T. The first parameter called fBook is the function that will handle book. It takes a function that takes a
Book and returns a
T. In the case of pretty printing it would be something like this:
and when we want to sum the cost it would look something like this:
fChocolate behaves the exact same way.
fWrapped is a bit more complicated. It takes a function that takes a
T and a
Wrapping and then returns a
T. This is because the catamorphism will recurse when it encounters a wrapping and the result from the recursion will be the first parameter
a of type T and the second parameter will be the Wrapping.
our pretty print would look something like this:
Finally our function for boxed will take a
Box and return a
T. This is a simpler version of fWrapped.
If we combine all these functions and switch on the type of gifts the complete function will look something like this.
If the gift it
Book we will call the provided function on that value. Pretty straight forward. If the
Gift is wrapped we will call the cataGift on the contained gift recursevly. When that finally returns we well call
fWrapped with the result from the recursion and also the wrapping. A boxed gift will just recurse and then call
fBoxed with the result.
whatsInside with cataGift
whatsInsdeusing our new fancy catamorphism.
we are using lambdas here and I hope they are self explanatory. This is the result:
totalCost with cataGift
totalCost how do we recreate that using
cataGift. In case of
Chocolate just return the price. In the recursive cases, add our cost to the recursive case and return that. Something like this.
and that will yield
Super! It all works out!
One nice thing with catamorphisms is how easy it is to convert from one structure to another. If we want to remove the packaging just use
Ok. I created a function called
Id. It’s not really the Identity but it will work in our case. It just takes any number of parameters and returns the first one. That makes it work both with our recursive cases and our simple cases.
Our function takes a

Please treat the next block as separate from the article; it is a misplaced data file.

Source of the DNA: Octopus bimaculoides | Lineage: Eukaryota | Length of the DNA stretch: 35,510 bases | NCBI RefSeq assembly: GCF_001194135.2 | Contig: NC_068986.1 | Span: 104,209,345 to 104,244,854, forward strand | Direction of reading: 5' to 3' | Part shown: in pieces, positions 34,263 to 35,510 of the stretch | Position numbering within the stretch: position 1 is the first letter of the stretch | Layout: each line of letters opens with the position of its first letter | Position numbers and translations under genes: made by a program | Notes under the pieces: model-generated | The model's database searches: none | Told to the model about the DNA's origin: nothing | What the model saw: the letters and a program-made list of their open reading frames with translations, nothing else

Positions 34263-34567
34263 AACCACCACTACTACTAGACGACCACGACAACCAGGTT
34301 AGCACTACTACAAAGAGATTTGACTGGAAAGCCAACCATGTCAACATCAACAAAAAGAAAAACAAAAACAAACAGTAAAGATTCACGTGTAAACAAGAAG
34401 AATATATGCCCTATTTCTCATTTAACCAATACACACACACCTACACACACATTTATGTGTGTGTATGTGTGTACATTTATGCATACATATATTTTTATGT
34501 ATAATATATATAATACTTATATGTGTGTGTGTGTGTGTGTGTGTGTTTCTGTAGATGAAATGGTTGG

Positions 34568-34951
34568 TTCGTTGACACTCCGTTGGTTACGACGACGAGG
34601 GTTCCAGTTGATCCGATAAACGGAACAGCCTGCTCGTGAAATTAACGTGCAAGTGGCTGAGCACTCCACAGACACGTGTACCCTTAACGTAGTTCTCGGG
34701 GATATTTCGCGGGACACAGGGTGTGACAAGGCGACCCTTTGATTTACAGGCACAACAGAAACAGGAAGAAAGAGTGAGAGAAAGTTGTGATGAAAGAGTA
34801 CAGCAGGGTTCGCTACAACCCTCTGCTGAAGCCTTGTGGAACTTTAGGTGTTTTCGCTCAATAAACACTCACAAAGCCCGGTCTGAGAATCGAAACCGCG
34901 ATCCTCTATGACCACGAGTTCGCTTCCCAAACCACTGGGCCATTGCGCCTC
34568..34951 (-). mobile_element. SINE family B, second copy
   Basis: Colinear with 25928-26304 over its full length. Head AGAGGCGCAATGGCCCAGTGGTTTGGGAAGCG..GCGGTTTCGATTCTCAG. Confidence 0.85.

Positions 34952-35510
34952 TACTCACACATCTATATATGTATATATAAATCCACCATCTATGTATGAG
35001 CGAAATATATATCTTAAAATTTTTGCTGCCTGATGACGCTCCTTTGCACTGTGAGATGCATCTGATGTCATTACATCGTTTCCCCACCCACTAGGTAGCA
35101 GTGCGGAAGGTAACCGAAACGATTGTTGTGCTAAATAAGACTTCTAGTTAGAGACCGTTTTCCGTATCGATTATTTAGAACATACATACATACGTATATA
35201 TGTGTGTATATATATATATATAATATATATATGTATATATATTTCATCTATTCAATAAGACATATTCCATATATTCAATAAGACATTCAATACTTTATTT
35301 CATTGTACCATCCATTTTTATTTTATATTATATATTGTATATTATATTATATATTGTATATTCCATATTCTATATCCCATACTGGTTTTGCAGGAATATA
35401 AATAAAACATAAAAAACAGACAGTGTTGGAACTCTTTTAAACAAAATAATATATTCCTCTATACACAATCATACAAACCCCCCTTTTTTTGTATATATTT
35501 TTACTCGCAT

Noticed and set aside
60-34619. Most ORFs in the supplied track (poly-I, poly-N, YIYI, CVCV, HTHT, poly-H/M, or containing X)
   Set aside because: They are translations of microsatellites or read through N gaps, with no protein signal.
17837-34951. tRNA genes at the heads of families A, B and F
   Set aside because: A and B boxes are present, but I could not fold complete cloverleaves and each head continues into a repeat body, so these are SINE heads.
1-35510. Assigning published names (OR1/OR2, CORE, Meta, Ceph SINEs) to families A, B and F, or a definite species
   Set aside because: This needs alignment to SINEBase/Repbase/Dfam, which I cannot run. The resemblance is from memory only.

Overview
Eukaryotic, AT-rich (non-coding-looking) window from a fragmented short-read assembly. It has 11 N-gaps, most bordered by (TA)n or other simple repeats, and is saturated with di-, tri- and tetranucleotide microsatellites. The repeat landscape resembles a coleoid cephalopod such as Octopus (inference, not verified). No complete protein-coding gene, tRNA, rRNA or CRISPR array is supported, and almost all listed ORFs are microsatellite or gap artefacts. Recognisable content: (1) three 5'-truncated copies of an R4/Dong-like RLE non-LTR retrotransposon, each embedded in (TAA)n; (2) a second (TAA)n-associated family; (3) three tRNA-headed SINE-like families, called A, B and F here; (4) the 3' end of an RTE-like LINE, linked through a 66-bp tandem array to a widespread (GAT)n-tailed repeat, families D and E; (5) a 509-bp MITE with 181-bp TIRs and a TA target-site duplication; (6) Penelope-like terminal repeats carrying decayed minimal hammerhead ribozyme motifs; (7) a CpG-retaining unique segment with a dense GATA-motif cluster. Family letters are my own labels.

Gift and returns a
Gift. The simple cases just returns the same
Chocolate using the
Id function. The wrapped case will just return the fist parameter. in our case that is the contents of the wrapped datatype. Great! That will remove the wrapping! When we hit our boxed case we cant easily just return the same box. If we check our function signature
fBoxed: (a: T) => T it takes a
T and returns a
T. In our case the
T is a
Gift and the gift in question is the contents. So we need to re-box our content. Luckily we already have a function that does exactly that.
boxGift our data constructor for boxes. Just use that
Seems ok. And its easy to do an unboxer too
and a function that tastes all chocolate? Is that possible? Well yes!
Great! And look! They compose!
In any order!
Lets make a list of all gifts
Then we can sum the total costs of all the gifts using a ordinary reduce
And it is easy to create a cata that lists all the contents, discarding andy packageing
One great case for catamorphisms is reuse. We have used the same catamorphism for several different uses instead of creating new tailored functions for everything. That’s great!
There are some drawbacks. TypeScript is not great for recursion. This can be solved using folds (perhaps something to write about). And depending on your use case the types can become quite hairy. TypeScript is not the optimal language for doing this kind of work but as I showed here doable and not that complicated.